In the budget compromise, Congress managed to restore most of the previous sequester cuts in the corporate welfare for the military-industrial complex. Congress shoveled more money to the Pentagon to dole out to: 1) the arms merchants for weapons, some of which that are not needed or useful in dealing with non-state actors; and 2) private contractors who charge enormous amounts for services that are sometimes not even provided.

It is amazing that Congress often worries about waste or fraud in programs benefiting the public such as Food Stamps, but seems totally unconcerned about the fraud and waste in the Pentagon budget. In fact, the Government Accountability Office cannot even audit the Pentagon budget because of severe management problems at the Pentagon.

Some of these tens to hundreds of billions in corporate welfare for the military-industrial complex would be better spent by the badly under-funded Veterans Administration to help returning veterans prepare for reentry into society. Partly due to lack of extensive preparation, many veterans are, in effect, discarded by society. Many with PTSD and other problems are not adequately treated and join the ranks of the homeless and unemployed. We owe them so much more.

Other parts of this unneeded corporate welfare could be used for domestic programs that help to provide real security for the public, that is, for food and housing, for education, for health care programs, for jobs programs and for environmental protections.

Besides the above examples, the Obama administration, Congress and the Federal Reserve were quick to bail out Wall Street, but they did relatively little to help Main Street and the millions of people facing foreclosure on their homes. Obama’s stimulus program was far too little, and we still have an official unemployment rate of 7% (13% using a more expansive definition). It was trillions of dollars for the banksters who created the disaster and far, far less for the public and small businesses.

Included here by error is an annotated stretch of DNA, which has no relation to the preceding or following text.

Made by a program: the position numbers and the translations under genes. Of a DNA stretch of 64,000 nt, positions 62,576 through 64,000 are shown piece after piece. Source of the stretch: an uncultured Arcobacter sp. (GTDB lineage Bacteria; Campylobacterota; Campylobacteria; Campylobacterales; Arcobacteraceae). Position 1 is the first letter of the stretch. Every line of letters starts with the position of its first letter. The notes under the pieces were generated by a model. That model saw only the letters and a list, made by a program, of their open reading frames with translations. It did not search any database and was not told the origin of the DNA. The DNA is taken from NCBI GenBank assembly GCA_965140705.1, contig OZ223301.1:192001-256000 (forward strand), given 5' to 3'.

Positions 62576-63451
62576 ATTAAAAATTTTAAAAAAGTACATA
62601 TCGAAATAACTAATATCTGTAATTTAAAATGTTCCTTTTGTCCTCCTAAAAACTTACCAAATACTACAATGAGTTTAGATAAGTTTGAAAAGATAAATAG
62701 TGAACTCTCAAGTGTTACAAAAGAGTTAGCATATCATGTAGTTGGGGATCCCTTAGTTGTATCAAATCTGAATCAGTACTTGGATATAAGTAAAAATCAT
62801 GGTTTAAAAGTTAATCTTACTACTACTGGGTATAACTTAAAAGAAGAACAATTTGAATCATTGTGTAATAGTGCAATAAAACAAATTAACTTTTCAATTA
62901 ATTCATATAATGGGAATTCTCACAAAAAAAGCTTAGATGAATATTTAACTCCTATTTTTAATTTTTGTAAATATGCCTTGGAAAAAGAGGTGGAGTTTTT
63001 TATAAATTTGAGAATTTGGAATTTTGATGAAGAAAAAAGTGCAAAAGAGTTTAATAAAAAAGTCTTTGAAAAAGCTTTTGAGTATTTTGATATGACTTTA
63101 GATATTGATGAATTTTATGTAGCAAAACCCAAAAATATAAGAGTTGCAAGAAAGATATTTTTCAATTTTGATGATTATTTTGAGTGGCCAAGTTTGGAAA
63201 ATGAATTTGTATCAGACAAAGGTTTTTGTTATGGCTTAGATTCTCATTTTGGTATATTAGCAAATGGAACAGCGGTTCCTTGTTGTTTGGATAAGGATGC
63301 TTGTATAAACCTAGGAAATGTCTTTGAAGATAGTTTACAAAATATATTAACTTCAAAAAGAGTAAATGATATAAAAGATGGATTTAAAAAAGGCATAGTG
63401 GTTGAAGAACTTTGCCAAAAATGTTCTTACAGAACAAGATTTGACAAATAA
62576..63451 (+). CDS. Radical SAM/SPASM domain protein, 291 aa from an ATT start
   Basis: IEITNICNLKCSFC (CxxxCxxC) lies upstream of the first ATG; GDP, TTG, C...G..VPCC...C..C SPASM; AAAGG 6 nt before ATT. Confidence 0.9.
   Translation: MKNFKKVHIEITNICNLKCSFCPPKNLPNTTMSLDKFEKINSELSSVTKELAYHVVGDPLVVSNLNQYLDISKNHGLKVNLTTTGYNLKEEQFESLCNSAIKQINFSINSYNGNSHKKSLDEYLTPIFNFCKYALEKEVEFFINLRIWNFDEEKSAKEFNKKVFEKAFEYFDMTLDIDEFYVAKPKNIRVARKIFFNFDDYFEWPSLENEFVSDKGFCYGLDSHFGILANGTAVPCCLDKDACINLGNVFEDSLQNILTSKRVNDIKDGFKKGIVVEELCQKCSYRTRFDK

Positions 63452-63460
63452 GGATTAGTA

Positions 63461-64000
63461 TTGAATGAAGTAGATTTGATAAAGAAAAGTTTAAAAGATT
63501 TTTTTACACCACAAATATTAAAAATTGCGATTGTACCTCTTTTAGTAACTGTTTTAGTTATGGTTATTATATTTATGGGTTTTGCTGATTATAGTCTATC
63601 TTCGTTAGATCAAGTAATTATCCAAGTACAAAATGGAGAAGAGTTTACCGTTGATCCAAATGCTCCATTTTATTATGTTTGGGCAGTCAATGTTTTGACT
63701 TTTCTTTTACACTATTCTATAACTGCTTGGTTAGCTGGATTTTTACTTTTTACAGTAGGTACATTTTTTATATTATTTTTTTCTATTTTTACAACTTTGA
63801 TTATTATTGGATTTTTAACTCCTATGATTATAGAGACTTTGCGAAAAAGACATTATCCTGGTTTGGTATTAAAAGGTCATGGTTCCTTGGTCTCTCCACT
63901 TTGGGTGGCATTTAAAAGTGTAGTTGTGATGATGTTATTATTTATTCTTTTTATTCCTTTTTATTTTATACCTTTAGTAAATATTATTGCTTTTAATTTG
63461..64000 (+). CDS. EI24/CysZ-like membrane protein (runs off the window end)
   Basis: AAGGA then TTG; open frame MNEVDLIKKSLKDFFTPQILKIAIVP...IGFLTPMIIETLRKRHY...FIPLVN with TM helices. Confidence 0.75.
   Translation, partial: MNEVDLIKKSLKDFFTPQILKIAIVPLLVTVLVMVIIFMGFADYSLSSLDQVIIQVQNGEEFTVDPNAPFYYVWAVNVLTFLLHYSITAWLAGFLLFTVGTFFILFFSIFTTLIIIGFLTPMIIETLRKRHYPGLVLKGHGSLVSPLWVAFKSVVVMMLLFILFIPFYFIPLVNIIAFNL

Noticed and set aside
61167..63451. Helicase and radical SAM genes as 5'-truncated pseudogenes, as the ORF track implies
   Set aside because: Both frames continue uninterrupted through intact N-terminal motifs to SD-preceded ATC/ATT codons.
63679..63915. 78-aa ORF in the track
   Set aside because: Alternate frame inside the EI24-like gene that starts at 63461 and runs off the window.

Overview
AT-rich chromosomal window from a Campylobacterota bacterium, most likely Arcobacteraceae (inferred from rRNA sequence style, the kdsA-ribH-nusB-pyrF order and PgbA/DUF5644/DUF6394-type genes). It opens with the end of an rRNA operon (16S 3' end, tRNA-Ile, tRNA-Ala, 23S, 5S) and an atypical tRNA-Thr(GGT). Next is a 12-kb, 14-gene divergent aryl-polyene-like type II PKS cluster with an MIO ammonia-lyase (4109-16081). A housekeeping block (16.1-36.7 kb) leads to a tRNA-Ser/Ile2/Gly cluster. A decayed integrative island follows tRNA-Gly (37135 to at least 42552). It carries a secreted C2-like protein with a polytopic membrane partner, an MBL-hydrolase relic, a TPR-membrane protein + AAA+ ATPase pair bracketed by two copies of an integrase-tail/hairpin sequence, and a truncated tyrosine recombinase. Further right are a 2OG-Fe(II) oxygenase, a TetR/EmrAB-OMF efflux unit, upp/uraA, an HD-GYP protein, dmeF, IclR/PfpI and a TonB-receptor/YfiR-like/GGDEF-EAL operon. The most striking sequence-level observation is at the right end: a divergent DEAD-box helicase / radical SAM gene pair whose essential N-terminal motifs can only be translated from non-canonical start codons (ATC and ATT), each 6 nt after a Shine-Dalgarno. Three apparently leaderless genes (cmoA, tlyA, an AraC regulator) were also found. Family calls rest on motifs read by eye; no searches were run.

Note this so-called budget compromise omits the possibility of increasing revenue by closing corporate tax loopholes or by increasing the highest marginal income tax rates. These higher marginal rates would impact only the wealthy, folks who would hardly notice these extra taxes. Instead Congress chooses to reduce funds for programs that benefit the rest of us. These cuts are devastating for people whose budgets are often already stretched beyond the breaking point. Obama will likely go along with this mean and heartless approach.

Clearly Congressional and White House actions play a major role in increasing inequality here. Contact your representatives and voice your opposition to cuts in these programs that benefit the public interest. I think Dickens and Pope Francis would say ‘bah, humbug’ to these politicians.

Ron Forthofer is a retired professor of biostatistics from the University of Texas School of Public Health in Houston and was a Green Party candidate for Congress and also for governor of Colorado. Read other articles by Ron.